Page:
News briefs about countries with anti-gay laws, excerpted from the Equal Eyes recap of the world’s LGBTI-related news:
The UN Human Rights Committee has recommended to Russia that it consider the “hate motive” when investigating crimes of possible homophobic or transphobic nature. Lawyer Kseniya Kirichenko said this is of “truly historical significance” as the recommendation acknowledges LGBT people as a “social group” and will potentially enable more effective criminal proceedings in Russia.
World Bank President Jim Young Kim discusses how the Bank is updating “safeguards” for human rights to include LGBT people, including the decision to block a $90 million loan to Uganda following its adoption of the Anti-Homosexuality Act.
Jamaica‘s first female prime minister, Portia Simpson-Miller, was interrupted during a speech in New York City by members of Jamaica Anti-Homophobia Stand who protested that the government has insufficiently responded to the recent flux of anti-LGBT violence.
During an official visit by Kyrgyz President Almazbek Atambaev last week, EU leaders sought reassurances over pending new bills seeking to limit the rights of LGBTI people and civil society in general.
The Anglican Communion, the international association of Anglican churches, has raised concerns over the appointment of Nigerian Bishop Dr Josiah Atkins Idowu-Fearon as Secretary General. The Bishop has openly supported anti-gay laws and called the criminalization of homosexuality “good.”
The Egyptian National Council for Human Rights (NCHR) has rejected all UN UPR recommendations on human rights that are considered “incompatible” with Muslim faith. The NCHR is also supporting an administrative court ruling that forbids suspected gay people from entering the country. However, Mohammad Zare, a human rights lawyer and the President of the Arab Organization for Penal Reform, called the court’s ruling unenforceable and said it will only tarnish Egypt’s international image.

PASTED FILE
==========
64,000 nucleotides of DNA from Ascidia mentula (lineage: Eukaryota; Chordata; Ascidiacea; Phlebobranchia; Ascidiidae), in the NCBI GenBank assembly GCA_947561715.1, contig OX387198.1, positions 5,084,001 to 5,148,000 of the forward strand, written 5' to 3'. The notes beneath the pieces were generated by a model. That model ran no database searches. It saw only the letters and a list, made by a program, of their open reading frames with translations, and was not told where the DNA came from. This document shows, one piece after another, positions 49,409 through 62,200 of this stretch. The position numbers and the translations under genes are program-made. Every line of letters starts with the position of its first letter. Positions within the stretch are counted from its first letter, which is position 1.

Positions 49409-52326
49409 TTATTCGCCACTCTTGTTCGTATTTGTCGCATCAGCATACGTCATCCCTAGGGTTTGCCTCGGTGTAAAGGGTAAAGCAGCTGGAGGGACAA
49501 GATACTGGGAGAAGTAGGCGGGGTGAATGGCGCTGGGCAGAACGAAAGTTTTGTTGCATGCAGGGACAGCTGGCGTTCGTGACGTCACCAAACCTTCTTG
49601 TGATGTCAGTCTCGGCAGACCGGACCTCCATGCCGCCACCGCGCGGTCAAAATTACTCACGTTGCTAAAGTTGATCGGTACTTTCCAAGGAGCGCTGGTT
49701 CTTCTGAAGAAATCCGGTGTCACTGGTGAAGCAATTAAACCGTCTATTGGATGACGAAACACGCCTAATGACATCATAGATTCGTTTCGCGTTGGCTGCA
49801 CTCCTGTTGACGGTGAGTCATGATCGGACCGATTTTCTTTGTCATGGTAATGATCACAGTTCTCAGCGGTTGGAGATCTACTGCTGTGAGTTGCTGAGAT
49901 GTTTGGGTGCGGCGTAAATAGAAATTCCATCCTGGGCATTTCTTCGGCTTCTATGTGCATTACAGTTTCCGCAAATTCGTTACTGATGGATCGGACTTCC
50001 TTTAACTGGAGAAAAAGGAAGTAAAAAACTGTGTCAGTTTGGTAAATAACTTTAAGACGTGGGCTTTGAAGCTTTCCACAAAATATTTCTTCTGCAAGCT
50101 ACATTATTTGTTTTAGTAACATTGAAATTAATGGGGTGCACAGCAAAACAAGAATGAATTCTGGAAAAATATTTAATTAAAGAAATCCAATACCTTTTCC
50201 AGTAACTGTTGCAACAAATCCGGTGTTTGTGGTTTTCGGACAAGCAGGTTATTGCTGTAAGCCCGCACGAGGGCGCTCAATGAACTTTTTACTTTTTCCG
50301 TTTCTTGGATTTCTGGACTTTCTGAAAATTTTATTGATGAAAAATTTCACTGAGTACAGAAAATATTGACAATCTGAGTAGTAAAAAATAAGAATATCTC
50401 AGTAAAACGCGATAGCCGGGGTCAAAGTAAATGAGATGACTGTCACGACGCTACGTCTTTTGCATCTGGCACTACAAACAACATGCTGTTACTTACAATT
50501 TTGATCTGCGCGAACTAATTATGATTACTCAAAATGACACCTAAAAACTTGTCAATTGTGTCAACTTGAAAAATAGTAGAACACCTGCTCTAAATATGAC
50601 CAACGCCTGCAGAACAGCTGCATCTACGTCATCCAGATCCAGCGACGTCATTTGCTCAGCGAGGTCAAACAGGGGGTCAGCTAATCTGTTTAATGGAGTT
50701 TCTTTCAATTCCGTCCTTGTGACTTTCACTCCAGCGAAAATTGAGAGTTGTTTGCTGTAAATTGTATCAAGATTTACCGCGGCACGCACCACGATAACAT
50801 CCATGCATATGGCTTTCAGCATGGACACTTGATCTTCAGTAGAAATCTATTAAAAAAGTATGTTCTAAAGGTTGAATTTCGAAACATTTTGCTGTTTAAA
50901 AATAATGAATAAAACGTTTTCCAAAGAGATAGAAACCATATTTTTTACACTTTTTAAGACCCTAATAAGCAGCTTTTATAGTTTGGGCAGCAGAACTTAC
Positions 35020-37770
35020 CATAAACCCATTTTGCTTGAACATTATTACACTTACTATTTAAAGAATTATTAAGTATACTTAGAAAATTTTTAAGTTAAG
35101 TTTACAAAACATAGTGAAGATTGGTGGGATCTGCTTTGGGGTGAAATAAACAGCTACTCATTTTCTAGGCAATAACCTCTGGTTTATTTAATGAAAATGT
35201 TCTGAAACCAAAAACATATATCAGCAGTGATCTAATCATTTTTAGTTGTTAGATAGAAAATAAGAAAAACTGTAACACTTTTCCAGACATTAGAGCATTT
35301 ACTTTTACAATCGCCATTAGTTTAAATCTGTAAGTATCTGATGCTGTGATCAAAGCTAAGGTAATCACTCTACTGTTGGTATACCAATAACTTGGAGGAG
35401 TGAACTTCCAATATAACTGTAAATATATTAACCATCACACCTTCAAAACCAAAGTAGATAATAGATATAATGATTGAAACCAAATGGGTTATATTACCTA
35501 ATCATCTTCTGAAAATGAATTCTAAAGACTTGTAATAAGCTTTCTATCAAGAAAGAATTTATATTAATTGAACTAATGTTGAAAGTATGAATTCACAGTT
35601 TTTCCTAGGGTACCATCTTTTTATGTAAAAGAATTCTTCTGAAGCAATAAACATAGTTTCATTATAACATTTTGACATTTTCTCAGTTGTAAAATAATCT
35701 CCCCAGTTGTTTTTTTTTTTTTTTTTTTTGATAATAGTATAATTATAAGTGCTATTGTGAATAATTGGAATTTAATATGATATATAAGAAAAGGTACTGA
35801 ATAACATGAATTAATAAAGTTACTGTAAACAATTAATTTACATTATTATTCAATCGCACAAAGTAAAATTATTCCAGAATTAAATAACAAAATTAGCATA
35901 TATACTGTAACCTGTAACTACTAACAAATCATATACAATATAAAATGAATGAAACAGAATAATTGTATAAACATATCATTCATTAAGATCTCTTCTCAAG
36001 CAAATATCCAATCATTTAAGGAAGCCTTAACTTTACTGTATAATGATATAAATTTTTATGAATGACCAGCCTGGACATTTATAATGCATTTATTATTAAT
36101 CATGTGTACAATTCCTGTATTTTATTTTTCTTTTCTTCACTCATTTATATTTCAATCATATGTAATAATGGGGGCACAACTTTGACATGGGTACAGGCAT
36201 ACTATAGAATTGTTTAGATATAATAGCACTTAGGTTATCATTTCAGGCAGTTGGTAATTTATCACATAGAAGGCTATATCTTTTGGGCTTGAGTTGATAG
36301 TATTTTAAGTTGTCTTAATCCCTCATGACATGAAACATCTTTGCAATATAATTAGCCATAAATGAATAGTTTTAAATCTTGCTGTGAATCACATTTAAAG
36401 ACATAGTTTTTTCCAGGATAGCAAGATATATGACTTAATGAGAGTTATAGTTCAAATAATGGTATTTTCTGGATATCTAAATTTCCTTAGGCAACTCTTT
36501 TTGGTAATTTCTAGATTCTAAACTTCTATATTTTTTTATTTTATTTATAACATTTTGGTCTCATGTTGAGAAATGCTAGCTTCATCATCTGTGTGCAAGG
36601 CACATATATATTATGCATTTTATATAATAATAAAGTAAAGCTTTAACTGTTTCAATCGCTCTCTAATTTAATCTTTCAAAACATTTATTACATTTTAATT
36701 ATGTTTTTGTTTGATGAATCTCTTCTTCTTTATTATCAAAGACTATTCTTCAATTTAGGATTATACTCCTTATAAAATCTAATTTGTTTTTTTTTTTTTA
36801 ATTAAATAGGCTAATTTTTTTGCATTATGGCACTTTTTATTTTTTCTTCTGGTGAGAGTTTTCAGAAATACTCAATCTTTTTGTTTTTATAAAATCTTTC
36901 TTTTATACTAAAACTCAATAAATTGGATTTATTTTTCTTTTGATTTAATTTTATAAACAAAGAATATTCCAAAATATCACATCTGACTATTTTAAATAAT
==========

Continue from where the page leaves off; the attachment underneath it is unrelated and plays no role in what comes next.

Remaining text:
Russian ombudsman Alexander Shislov presented his report to St Petersburg’s Legislative Assembly on violence perpetrated on LGBT Russians and expressed concern over “increasing aggression in society.” Meanwhile, a Russian court has authorized the closure of LGBT youth support group “Children-404” for violating the gay propaganda ban.
From India, gay men reveal the blackmail and abuse they have suffered since the Indian Supreme Court reinstated the ban on gay sex.
Nigerian gay rights activist Aderonke Apata has lost her long struggle for asylum and faces deportation after a UK High Court judge ruled she “fabricated” her sexuality. Several hundred thousand people had signed a petition urging the court to grant her asylum.
India‘s Film Board has banned local film Unfreedom, a story of the entwined relationship between religion, violence, sexuality and intolerance. Featuring a lesbian couple, the controversial film will screen in North America.
For more information, read the full edition of Equal Eyes.